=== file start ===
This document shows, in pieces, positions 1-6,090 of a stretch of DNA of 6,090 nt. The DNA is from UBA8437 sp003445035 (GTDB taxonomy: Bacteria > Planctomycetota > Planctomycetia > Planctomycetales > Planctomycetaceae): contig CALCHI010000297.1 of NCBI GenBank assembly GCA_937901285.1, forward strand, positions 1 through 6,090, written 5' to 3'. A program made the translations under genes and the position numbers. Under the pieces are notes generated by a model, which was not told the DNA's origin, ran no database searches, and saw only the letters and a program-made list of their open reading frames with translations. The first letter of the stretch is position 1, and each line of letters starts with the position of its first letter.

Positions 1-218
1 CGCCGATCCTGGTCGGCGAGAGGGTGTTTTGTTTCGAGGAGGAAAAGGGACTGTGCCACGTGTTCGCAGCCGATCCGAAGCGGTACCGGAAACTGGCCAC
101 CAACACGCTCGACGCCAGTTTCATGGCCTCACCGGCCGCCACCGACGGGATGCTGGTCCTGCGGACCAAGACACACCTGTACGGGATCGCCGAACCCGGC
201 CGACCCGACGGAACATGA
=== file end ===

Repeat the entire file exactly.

This document shows, in pieces, positions 1-6,090 of a stretch of DNA of 6,090 nt. The DNA is from UBA8437 sp003445035 (GTDB taxonomy: Bacteria > Planctomycetota > Planctomycetia > Planctomycetales > Planctomycetaceae): contig CALCHI010000297.1 of NCBI GenBank assembly GCA_937901285.1, forward strand, positions 1 through 6,090, written 5' to 3'. A program made the translations under genes and the position numbers. Under the pieces are notes generated by a model, which was not told the DNA's origin, ran no database searches, and saw only the letters and a program-made list of their open reading frames with translations. The first letter of the stretch is position 1, and each line of letters starts with the position of its first letter.

Positions 1-218
1 CGCCGATCCTGGTCGGCGAGAGGGTGTTTTGTTTCGAGGAGGAAAAGGGACTGTGCCACGTGTTCGCAGCCGATCCGAAGCGGTACCGGAAACTGGCCAC
101 CAACACGCTCGACGCCAGTTTCATGGCCTCACCGGCCGCCACCGACGGGATGCTGGTCCTGCGGACCAAGACACACCTGTACGGGATCGCCGAACCCGGC
201 CGACCCGACGGAACATGA